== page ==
Algerian lawyers called on the Attorney General to open an investigation into suspicions of corruption involving regime officials, meanwhile, protests continued in the capital and all over the country to pressure President Abdelaziz Bouteflika into stepping down before the end of his fourth term.
Renowned lawyer and political activist, Mokrane Ait Larbi, appealed to the Attorney General saying the ongoing protests in the country are calling for prosecuting officials involved in corruption who destroyed Algeria’s economy.
The statement, which Asharq Al-Awsat received a copy of, noted that the Attorney General should open an investigation against those who stole the people's money and bring them to justice.
Larbi addressed the Attorney General saying that corrupted figures are known to everyone, asking him to prevent them from leaving the country and to bring them to justice.
The attorney, who was the campaign manager of presidential candidate retired general Ali Ghadiri, warned that “corruption heads” must be put on trial before it is too late.
It is noteworthy that Bouteflika canceled the parliamentary elections scheduled for 18 of April and dissolved the government.
Larbi did not specify the alleged corrupt figures, but the names mentioned by protesters every Friday are of the president's close associates, most notably businessman Ali Haddad, who financed his previous electoral campaigns, billionaire Reza Koninav, son of Bouteflika's friend during the Liberation Revolution, and Mahieddine Tahkout, the owner of an automobile assembly company.
Algiers’ lawyers' union, which has about 2,000 lawyers, issued a statement on suspicious banking transactions currently involving the transfer of large sums of money which resulted from contracts and deals that are not for the public’s best interest.
The head of the union, Abdul Majid Sellini, called on the Governor of the Central Bank to safeguard the “money of the Algerian people”. He also asked for strict measures on all transactions and bank operations to prevent all attempts aimed at smuggling public funds.
He urged the Central Bank’s governor and all heads of banking institutions to refrain from passing and paying all transactions or business transactions that serve special interests.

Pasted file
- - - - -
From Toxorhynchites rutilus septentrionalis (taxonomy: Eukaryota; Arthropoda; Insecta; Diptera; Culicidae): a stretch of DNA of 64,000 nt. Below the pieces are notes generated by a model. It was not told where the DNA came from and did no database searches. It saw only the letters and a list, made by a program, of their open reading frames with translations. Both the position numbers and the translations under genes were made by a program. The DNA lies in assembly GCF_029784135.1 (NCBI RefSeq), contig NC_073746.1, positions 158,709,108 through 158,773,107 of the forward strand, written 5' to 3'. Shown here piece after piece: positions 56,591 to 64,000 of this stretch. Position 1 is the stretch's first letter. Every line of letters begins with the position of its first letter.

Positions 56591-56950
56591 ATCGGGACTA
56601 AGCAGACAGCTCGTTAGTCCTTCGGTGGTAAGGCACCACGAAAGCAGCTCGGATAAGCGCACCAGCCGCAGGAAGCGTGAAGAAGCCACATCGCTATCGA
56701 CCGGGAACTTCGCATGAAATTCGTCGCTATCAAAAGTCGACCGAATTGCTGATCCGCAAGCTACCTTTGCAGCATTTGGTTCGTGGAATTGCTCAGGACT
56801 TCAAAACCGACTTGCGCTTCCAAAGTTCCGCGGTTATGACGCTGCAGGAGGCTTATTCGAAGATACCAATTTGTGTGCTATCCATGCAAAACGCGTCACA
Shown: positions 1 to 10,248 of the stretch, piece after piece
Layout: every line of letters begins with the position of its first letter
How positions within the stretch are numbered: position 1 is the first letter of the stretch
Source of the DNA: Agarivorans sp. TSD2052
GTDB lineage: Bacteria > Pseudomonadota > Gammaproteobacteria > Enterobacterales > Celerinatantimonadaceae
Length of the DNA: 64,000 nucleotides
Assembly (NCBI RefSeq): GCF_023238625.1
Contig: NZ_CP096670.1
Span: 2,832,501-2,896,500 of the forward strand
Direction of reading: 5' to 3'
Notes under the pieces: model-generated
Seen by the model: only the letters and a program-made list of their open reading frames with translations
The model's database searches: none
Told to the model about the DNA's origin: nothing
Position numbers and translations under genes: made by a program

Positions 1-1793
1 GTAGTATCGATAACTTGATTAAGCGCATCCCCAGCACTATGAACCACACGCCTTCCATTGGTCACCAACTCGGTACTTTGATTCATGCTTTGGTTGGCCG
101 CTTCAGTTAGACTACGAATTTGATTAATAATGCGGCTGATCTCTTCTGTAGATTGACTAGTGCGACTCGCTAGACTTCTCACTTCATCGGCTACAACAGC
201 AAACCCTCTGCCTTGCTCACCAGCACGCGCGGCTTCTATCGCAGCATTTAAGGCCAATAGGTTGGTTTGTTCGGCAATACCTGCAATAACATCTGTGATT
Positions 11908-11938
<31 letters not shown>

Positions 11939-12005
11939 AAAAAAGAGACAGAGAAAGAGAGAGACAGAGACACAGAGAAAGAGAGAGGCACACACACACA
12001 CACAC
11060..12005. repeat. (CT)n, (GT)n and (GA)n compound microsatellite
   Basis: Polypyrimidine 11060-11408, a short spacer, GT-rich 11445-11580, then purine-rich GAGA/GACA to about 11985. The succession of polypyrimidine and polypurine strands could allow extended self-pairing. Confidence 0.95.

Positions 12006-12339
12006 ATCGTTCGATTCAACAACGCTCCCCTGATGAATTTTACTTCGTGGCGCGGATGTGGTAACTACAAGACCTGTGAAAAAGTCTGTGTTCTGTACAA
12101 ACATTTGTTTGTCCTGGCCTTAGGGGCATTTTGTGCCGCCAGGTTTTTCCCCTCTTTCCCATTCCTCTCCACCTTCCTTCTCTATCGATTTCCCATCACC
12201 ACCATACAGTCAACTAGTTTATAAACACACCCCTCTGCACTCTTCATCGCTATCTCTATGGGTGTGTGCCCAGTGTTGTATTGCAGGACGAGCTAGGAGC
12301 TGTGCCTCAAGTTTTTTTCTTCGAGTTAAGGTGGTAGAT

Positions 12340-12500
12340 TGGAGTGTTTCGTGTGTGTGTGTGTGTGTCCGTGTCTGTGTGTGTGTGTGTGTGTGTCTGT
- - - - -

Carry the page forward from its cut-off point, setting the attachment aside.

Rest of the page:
Over the past few days, various newspapers reported that “close associates of the president” including former Prime Minister Ahmed Ouyahia, have been selling their properties to transfer their money abroad. The reports indicated that they are motivated by fear of confiscation in the event of the toppling of the regime.
Many businessmen want to leave the country, the newspapers explained, adding that rumors on social media had been circulating that various figures of the regime had been banned from leaving the country.
Meanwhile, Former Prime Minister Mouloud Hamrouche announced that he refused to participate in a “transitional phase” proposed by activists in preparation for the presidential elections.
National Liberation Front (FLN) former sec-gen Amar Saadani, previously suggested three names to lead the transitional period: Abdelmadjid Tebboune, Abdelaziz Belkhadem, as well as Hamrouche.
Saadani claimed that Ouyahia and his associates are the “architects of the fifth term”, indicating the former PM was the one who wrote Bouteflika’s letters and statements, which were attributed to the President.
The former sec-gen also said that the former intelligence services, dissolved in 2015, is the actual body governing the country through Ouyahia.
In this context, thousands of public servants and government employees took to the streets of the capital and large cities to protest the president's governance.
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